Rebecca Kenyon and Roger Mendoza both wear masks while making their way home on the Atlanta Beltline trail following a food run on March 29, 2020.
Photo: CURTIS COMPTON / ccompton@ajc.com
Photo: CURTIS COMPTON / ccompton@ajc.com

Atlanta mayor issues new hourly guidelines for Beltline usage

In the latest effort to limit the number of people on the Beltline during the coronavirus pandemic, Atlanta Mayor Keisha Lance Bottoms issued new hourly guidelines for those using the popular walking path.

On Tuesday, the usage guidelines were announced and immediately went into effect, according to an Atlanta Beltline press release.

Between 6 and 10 a.m., the Eastside Trail will have prioritized access for older adults, people with disabilities and those with compromised health conditions, the release said. This is because volume on the trail is usually lightest during those times.

MORE: Beltline urges recreational visitors to stay away to prevent crowds

From 10 a.m. until 2 p.m., the Beltline will be reserved for those using the trail for exercise or transportation, officials said. After 2 p.m., the trail should only be used for work and emergency-related travel.

Visitors are still required to stay at least six feet away from others, but it’s unclear how the city plans to enforce the new guidelines.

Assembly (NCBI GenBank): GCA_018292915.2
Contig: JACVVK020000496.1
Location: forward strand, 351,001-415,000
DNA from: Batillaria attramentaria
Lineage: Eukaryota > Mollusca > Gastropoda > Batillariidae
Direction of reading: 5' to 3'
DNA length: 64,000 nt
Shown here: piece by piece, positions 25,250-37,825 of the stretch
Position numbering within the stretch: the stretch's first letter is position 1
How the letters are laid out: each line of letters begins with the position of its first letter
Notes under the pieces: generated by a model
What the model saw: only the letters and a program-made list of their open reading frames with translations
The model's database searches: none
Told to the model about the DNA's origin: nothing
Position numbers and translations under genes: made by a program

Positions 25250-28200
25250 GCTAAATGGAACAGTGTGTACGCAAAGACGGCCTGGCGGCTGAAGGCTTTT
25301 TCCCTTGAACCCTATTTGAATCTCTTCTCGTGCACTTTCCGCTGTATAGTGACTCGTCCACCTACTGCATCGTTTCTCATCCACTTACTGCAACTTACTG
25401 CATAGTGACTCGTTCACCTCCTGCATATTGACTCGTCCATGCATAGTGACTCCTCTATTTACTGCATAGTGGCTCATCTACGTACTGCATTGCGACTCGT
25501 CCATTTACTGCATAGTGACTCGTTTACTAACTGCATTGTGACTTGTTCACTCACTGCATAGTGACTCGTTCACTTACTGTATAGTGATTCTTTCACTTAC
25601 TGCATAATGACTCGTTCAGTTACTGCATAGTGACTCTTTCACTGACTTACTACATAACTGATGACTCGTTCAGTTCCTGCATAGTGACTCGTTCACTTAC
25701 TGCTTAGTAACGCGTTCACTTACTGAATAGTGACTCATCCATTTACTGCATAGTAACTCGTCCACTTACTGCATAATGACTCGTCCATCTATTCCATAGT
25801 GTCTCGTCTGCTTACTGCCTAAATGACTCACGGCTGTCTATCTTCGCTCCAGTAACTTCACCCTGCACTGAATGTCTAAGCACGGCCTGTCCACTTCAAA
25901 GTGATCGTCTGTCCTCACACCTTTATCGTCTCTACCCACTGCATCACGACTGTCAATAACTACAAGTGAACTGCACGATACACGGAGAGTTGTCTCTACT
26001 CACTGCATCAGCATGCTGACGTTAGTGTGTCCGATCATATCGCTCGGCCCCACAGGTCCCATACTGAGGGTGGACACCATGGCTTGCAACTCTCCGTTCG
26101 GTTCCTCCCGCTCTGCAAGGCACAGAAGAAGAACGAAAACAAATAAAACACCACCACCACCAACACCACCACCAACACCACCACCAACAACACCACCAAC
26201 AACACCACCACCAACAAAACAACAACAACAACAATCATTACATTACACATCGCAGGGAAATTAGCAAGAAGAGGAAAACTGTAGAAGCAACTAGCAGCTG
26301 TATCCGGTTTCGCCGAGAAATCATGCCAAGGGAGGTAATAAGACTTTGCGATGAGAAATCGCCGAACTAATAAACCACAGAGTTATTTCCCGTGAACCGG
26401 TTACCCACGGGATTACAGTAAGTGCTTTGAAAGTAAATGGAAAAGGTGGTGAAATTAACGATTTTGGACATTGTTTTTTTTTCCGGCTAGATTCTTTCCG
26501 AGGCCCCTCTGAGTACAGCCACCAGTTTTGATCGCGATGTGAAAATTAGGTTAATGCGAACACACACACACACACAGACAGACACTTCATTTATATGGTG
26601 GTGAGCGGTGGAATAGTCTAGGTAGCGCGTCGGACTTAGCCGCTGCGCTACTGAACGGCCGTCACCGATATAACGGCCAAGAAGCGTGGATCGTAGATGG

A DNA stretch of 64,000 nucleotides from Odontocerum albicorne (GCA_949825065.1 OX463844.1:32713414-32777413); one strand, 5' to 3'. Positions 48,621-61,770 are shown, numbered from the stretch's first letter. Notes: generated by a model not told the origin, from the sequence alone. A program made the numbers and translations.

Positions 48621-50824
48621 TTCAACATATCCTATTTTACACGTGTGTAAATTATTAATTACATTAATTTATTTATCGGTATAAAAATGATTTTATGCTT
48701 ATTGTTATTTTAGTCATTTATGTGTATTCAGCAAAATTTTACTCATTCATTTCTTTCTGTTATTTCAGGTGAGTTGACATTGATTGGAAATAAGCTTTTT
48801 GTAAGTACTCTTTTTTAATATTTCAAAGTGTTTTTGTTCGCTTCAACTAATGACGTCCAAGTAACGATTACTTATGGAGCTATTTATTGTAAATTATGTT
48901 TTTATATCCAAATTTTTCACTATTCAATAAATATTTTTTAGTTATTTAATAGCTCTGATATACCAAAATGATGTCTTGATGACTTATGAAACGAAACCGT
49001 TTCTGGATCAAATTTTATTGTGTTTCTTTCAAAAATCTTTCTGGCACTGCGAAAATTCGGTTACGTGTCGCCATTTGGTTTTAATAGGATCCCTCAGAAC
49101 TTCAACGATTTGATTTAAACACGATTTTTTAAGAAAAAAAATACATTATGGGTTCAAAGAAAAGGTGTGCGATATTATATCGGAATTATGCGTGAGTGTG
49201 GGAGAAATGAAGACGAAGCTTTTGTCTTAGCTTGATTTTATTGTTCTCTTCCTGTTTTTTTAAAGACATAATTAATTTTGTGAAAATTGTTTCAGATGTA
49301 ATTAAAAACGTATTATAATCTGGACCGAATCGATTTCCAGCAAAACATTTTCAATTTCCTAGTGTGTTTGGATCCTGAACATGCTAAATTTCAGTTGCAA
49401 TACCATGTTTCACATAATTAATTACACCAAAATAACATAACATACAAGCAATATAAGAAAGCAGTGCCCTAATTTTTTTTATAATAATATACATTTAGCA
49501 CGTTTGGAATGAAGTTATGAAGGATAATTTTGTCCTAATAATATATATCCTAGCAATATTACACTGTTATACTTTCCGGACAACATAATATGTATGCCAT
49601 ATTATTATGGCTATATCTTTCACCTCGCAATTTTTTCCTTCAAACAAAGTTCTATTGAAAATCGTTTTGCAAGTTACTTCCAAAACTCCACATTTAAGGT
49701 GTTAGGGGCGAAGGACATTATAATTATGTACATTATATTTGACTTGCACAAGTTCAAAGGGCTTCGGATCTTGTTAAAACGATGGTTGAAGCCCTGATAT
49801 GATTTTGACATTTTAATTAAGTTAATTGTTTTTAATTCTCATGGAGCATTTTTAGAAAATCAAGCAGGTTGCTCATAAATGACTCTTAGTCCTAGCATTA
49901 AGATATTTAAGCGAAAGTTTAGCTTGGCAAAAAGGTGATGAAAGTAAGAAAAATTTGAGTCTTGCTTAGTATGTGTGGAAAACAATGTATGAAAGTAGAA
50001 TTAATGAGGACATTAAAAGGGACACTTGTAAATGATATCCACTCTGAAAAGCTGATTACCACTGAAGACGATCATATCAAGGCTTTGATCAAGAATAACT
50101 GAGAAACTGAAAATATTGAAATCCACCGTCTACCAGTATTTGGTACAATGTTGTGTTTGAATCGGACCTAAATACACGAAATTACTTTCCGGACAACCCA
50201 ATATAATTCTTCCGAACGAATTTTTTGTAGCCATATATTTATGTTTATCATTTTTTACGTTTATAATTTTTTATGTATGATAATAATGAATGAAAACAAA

RELATED: When stubborn individualism clashes with a stubborner virus


 

This announcement comes the day after the Beltline extended its cancellation of all of events and programs through April 30, AJC.com previously reported.

RELATED: Atlanta Beltline suspends meetings, activities

The Beltline is one of the few trails to remain open in Atlanta during the statewide shelter in place order since it’s a primary means of transportation for many in the city. However, some members of Bottoms’ administration have shown an apparent desire to have the walking path closed to avoid further spread of COVID-19.

MORE: Emails show high-ranking Fulton health officials want BeltLine closed

Many parks and trails across the state were closed by local officials in attempts to promote social distancing. 

Several cities and counties have kept them closed, despite Gov. Brian Kemp’s statewide shelter in place order overriding all local states of emergencies. The statewide order does not shut down parks and has led to some jurisdictions reopening parks, trails and beaches.

ALSO: Kemp allies defend reopening Georgia beaches despite coastal criticism

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